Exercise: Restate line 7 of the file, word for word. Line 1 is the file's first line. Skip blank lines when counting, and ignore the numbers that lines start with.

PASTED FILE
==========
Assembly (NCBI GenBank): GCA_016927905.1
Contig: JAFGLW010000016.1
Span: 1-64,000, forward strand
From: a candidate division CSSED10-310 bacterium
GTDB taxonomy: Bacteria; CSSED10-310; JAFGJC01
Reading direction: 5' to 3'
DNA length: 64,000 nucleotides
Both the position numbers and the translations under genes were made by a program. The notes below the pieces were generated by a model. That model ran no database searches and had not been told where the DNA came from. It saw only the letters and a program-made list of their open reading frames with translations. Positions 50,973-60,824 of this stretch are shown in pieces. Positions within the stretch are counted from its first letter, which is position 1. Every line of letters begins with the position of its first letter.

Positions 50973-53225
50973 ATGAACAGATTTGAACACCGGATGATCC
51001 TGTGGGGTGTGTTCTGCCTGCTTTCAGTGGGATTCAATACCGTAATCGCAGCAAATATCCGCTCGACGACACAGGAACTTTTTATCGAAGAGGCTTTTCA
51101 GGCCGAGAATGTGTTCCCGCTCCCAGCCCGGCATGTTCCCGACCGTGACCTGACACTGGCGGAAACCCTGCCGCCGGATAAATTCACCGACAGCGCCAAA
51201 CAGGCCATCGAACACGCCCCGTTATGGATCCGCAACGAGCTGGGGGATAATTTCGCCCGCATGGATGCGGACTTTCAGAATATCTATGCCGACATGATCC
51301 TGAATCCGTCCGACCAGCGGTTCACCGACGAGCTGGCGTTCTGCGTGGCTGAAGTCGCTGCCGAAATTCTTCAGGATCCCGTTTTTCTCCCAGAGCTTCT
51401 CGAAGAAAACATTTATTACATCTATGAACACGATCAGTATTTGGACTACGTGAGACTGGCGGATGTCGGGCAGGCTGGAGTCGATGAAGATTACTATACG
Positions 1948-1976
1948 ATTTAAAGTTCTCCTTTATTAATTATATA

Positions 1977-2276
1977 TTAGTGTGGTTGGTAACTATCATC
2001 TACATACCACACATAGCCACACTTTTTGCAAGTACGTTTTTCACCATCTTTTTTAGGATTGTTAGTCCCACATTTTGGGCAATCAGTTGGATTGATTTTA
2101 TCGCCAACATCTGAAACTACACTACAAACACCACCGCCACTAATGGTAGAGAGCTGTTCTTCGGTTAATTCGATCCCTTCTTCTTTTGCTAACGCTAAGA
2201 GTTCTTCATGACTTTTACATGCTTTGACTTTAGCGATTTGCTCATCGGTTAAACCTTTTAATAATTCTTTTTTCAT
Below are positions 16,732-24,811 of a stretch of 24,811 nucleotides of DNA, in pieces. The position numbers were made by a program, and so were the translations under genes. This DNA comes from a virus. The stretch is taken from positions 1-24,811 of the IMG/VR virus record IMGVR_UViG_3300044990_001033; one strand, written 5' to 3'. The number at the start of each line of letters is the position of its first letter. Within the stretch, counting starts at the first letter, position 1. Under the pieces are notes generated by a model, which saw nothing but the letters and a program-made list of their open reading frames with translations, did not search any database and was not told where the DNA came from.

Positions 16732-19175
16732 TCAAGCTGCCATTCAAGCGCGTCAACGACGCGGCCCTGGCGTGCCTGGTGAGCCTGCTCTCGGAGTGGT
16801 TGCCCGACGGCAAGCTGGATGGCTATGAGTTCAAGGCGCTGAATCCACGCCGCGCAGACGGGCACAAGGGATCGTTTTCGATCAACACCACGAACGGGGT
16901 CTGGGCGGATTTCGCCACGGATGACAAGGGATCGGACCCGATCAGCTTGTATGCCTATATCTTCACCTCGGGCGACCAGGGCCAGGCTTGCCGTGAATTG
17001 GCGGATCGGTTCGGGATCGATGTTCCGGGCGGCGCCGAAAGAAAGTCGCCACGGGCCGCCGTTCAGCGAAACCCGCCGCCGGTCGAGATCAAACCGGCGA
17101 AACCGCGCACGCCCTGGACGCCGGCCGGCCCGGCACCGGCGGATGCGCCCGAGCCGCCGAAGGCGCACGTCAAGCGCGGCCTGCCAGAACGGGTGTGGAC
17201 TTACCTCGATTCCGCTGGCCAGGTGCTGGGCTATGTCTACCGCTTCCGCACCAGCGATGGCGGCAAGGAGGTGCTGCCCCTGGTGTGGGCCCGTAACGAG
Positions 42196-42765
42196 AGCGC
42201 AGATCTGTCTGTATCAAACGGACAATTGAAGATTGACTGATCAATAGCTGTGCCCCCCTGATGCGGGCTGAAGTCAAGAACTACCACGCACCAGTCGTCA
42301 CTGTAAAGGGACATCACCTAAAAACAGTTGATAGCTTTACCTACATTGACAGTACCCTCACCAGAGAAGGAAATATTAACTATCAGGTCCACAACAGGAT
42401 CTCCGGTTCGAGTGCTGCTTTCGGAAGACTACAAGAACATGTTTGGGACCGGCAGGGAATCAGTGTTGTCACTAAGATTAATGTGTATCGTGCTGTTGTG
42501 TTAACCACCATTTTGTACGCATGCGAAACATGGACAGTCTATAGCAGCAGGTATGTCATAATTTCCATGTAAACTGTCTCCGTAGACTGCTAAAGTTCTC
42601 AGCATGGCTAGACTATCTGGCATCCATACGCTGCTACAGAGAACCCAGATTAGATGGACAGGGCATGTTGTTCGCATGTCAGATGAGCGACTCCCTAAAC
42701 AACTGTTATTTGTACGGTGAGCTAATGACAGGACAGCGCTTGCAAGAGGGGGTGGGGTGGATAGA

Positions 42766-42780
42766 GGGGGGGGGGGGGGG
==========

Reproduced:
DNA length: 64,000 nucleotides